And no, they aren't mentally ill.
Otherkin is a term used by people who identify as partially or entirely nonhuman, either in a spiritual sense or in terms of not being comfortable in their own body. They might feel like a dragon, an elf, a lion or a wolf — anything.
How they feel inside doesn't match how they look on the inside.
Otherkin isn't a mental illness; rather, a freedom of expression. Many otherkins admire certain aspects of their kintype (the animal they feel akin to), and seek to develop their own characteristics to mirror them.
It's like having a role model within yourself. A fox is sly and smart, and those are qualities that a human should have as well.
There are two ways that people start to identify their otherkinness:
- They've always known themselves to be different and usually had an affinity for an animal. One day, they come across the idea (probably on the Internet) and realized they're not alone.
- They have a sudden spiritual experience that leads them to the conclusion that they're otherkin.
They may feel as if they have a tail or extra large ears, almost like a phantom limb. They know that taking another form as an animal or a dragon is impossible, and that for the foreseeable future, they're human ... although they may feel as if they aren't on the inside.
With the unusual nature of the basic otherkin premises, there has been some negativity directed at it, along with the idea that many people adopt the otherkin identity to justify social difficulties, such as feeling like an outcast or having problems talking to the opposite sex.
Others have problems with people who call themselves otherkin because they feel they're merely calling themselves that as way to feel special and unique, without having or doing anything to back that claim up.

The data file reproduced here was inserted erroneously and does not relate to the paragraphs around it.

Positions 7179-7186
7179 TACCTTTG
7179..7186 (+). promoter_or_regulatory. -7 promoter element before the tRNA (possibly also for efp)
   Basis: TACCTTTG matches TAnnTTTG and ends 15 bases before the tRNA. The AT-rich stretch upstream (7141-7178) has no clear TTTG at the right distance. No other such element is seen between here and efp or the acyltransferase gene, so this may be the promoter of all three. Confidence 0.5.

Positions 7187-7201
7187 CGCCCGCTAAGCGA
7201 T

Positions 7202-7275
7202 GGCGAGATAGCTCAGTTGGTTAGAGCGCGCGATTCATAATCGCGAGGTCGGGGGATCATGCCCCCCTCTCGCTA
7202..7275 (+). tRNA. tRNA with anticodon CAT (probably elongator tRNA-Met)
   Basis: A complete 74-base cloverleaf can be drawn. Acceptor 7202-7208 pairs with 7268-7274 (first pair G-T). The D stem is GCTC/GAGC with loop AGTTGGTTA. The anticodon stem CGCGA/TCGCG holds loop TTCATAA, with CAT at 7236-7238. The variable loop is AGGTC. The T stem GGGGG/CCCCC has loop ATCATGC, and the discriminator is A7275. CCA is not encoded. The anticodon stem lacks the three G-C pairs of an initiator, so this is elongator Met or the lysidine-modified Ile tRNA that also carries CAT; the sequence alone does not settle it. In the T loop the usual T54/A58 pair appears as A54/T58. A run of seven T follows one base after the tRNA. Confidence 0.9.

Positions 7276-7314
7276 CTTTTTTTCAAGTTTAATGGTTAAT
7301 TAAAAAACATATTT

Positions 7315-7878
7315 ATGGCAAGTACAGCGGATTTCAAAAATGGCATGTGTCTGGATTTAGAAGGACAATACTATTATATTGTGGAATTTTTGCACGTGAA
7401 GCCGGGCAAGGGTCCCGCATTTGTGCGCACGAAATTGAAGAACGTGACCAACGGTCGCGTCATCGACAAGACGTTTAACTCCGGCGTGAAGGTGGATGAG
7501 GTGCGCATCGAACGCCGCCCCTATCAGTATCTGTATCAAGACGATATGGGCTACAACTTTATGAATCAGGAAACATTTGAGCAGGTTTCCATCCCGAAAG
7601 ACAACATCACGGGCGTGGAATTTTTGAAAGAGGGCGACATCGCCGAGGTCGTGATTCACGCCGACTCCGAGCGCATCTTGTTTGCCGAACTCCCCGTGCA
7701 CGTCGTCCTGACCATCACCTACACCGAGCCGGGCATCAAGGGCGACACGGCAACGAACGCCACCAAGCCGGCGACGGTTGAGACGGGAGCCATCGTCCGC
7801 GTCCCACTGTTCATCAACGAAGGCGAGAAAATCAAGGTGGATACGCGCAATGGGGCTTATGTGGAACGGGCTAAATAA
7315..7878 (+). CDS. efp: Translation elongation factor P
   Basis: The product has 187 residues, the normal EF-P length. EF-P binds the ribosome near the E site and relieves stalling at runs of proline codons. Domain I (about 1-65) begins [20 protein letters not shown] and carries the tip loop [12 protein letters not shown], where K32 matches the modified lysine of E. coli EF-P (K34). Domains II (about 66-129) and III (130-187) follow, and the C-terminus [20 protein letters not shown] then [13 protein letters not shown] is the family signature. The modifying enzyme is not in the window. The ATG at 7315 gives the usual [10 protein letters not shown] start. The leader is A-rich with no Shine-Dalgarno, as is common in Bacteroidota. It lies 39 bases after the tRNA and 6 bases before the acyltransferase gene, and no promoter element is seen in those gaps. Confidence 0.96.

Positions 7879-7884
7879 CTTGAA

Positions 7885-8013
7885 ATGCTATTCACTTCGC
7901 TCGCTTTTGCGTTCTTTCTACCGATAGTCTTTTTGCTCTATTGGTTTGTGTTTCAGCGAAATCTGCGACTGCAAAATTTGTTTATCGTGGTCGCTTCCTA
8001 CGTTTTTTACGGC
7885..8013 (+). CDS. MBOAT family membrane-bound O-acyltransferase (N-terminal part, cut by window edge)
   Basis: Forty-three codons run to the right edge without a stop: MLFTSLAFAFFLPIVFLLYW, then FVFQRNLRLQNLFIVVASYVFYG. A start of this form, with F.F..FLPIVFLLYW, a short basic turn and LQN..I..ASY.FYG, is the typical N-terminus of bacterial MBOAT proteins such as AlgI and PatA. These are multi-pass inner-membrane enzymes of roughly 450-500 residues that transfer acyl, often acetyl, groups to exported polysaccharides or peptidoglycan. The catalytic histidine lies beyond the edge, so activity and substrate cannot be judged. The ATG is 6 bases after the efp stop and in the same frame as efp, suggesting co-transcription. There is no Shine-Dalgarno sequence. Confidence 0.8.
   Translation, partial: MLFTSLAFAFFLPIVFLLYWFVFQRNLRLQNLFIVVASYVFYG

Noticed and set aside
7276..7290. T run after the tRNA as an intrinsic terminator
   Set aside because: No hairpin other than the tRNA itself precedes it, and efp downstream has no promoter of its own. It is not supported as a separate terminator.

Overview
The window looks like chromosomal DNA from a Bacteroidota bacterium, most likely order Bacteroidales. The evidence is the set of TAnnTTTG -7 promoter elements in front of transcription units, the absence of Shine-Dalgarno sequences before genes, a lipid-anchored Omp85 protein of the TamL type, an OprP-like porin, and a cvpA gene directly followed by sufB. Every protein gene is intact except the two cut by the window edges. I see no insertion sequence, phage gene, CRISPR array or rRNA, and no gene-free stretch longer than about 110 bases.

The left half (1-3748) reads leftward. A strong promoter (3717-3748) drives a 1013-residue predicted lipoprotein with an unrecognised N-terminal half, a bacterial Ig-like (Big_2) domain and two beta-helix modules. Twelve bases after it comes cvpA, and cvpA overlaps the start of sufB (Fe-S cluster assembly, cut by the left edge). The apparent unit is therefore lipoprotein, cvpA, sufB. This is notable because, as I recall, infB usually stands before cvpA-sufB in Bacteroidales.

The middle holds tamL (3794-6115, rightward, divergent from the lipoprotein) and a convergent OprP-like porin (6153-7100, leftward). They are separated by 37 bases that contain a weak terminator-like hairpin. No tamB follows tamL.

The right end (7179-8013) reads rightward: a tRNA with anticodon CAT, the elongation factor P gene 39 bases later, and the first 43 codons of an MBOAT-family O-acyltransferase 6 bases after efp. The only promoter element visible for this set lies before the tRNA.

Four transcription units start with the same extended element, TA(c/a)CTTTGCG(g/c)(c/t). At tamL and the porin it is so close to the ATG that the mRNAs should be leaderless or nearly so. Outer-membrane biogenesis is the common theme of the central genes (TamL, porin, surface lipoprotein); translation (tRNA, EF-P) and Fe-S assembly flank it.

But you don't have to be serious all the time when you're otherkin; you can have fun with it, too.
While some people may consider the otherkin unbalanced, they aren't thought of as being a good fit for mental health treatment. What they're doing (mostly games and chatting online) isn't illegal, doesn't victimize other people, and isn't a form of mental illness (unless people become delusional about it), so there's no need for treatment.
Otherkins aren't furries, plushies, or into cosplay; although they do enjoy video games and fantasy novels — both involving a lot of imagination. Through video games, a certain freedom is created: a virtual fantasy world, a virtual self, and an outlet to be your otherkin to be whatever you want to be.
It's clear that otherkin goes much further than just having a spirit animal.
Check out this video about what it means to be an otherkin:
You might find otherkins strange, but to them it's merely a way to express a part of who they are. You may not like it or even agree that it's a form of self-expression, but try to practice acceptance and tolerance where these people are concerned.